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Party hats, paper streamers, those whistle things that unroll. We loved it. We loved it.

We werenít sure we were going to. When the casting of Matt Smith was announced, we had a distinctly queasy feeling. This wasnít because of his age: although a lot of people thought we wouldnít like him because he was too young since we thought the Fifth Doctor was too young, that wasnít what was bothering us. Thereís no right age for the Doctor, just right actors. Peter Davison was too young for the role (as, we always have to point out, he says himself), but that doesnít mean every actor around that age is too.

Nor was it because he was a relative unknown. Some of the best Doctors have been on the obscure side: letís face it, whoíd ever heard of Tom Baker? (Sorry, Tom.) We think itís a plus if anything as the actor doesnít bring any baggage to the role.

No, what was bothering us is that weíd seen Matt Smith in one of the few roles heís had, Jim in Philip Pullmanís Ruby In The Smoke series, and we were utterly underwhelmed. Of everyone in the cast, he had the least presence by a long shot. On the other hand, we had faith in Steven Moffat. We havenít loved every single thing heís done, but weíve loved a lot of it, and we were pretty sure that if this Smith guy really did have the charisma of a mouse Moffat wouldnít have picked him.

And oh, wow. Was our faith ever justified.

As The Eleventh Hour unrolled, the scales fell from our eyes. Itís not that we didnít like David Tennant or find any of his stories entertaining. He did an excellent job with the material he was given and hit some real heights with it on occasion. But Matt Smith is on another level altogether. Watching him, we realised that good as he was, David Tennant was always AC-TING. With Matt Smith, that layerís simply not there. This guy is the Doctor.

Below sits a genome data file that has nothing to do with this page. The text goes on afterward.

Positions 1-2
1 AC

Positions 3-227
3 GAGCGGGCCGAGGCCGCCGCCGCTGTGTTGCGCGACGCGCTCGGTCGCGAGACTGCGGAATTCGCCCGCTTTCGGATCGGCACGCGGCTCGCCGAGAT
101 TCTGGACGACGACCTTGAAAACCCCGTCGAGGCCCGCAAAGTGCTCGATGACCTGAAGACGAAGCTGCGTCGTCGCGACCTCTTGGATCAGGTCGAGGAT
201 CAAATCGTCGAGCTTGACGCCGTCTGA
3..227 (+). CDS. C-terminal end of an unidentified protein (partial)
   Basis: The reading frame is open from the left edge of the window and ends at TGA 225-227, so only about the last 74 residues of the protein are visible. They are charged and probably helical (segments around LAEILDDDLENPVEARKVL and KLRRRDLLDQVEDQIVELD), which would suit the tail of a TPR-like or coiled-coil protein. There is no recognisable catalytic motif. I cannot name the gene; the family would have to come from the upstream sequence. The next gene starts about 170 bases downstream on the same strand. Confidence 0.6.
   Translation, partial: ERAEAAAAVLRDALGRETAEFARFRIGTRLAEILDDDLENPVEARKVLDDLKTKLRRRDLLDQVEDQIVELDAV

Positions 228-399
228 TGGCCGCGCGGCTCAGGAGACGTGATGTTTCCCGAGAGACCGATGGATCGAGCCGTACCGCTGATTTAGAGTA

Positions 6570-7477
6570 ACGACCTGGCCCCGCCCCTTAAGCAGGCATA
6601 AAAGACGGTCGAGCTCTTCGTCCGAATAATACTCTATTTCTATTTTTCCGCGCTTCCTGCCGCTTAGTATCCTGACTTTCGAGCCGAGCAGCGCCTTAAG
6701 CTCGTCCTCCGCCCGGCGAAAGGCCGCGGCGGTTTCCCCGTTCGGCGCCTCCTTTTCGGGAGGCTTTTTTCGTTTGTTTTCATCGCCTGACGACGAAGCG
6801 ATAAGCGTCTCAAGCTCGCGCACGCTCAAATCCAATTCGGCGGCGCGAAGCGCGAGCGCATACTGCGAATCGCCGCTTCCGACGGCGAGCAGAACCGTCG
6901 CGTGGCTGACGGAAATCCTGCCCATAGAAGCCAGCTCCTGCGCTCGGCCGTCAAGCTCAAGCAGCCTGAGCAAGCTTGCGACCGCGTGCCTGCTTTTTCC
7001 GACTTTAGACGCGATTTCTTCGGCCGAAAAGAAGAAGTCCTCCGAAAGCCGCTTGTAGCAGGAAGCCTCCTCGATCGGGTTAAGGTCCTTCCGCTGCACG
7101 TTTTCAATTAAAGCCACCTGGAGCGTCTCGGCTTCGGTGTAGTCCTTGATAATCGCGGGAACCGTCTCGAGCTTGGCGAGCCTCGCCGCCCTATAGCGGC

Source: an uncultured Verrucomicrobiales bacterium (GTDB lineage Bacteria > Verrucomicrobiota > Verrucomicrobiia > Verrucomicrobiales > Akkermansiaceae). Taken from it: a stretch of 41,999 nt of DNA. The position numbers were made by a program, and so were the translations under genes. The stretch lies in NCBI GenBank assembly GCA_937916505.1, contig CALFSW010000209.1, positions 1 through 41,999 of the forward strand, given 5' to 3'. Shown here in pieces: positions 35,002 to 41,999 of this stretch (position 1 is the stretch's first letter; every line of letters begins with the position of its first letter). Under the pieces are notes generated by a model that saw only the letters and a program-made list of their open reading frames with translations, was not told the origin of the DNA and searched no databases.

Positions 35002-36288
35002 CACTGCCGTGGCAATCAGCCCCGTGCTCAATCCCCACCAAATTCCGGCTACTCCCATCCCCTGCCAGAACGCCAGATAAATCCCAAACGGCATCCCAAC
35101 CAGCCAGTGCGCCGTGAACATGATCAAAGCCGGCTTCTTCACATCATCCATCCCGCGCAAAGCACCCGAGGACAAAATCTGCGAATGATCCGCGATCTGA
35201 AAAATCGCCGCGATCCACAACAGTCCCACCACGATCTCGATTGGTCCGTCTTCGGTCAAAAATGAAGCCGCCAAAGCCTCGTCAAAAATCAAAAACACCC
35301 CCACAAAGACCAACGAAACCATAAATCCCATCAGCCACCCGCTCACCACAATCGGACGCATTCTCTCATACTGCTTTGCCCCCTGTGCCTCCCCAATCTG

His performance is a sheer, unalloyed joy to watch. Moffatís script is, as you would expect, extremely funny, and Matt Smith wrings the absolute most out of it. Now thatís a gift you donít take lightly. Allow us to climb on our comedy-writing hobby horses for a moment. Giddy up! Although drama gets all the kudos and comedy is considered something light to pass the time with, comedy is hard. Itís bloody hard to write, and itís bloody hard to act. Matt Smithís comic timing is impeccable, and itís without the stylistic tricks we saw over and over from David Tennant.

We canít pick out lines from the script for special mention, because there are just too damned many good ones. Like the Doctor says, ďfunnyís goodĒ. So say we all. But if we had to pick just one delightful and utterly characterising moment, it would be when the water shoots out of the glass. Perfect.

And itís not just the funny stuff. Thereís a range of the darker stuff in here and heís great at all of it. Full stop.

More than anything, we realised as we watched The Eleventh Hour how bored weíd got with Doctor Who over the last few years. Some episodes were better than others, and David Tennantís performance was almost always a highlight even in the direst story, but the repetitiousness of the Doctor he was given to play coupled with Russell T Daviesís often, er, misguided direction meant that new episodes were too often a chore to watch. But with The Eleventh Hour, our love for Doctor Who awakened all over again. We were entertained. We were convinced. We were entranced. Long may it continue.

Itís not just Matt Smithís Doctor, either. Amy is an inspired companion and Karen Gillan is excellent in the role. Amyís got the comedy mad skillz too, thank God, and sheís as smart and capable as we could wish for, but thereís also her touching backstory that lends her a heartbreaking vulnerability. We love the touch that after a childhood of creating stories about the Doctor, she chooses a job that involves dressing up and playing pretend: now thatís some primo showing not telling. And weíre intrigued by the little cloud of mystery hovering around her: whatís the dealio about the wedding? And how about that mysterious unseen evil stepmother, we mean aunt? We canít wait to find out more.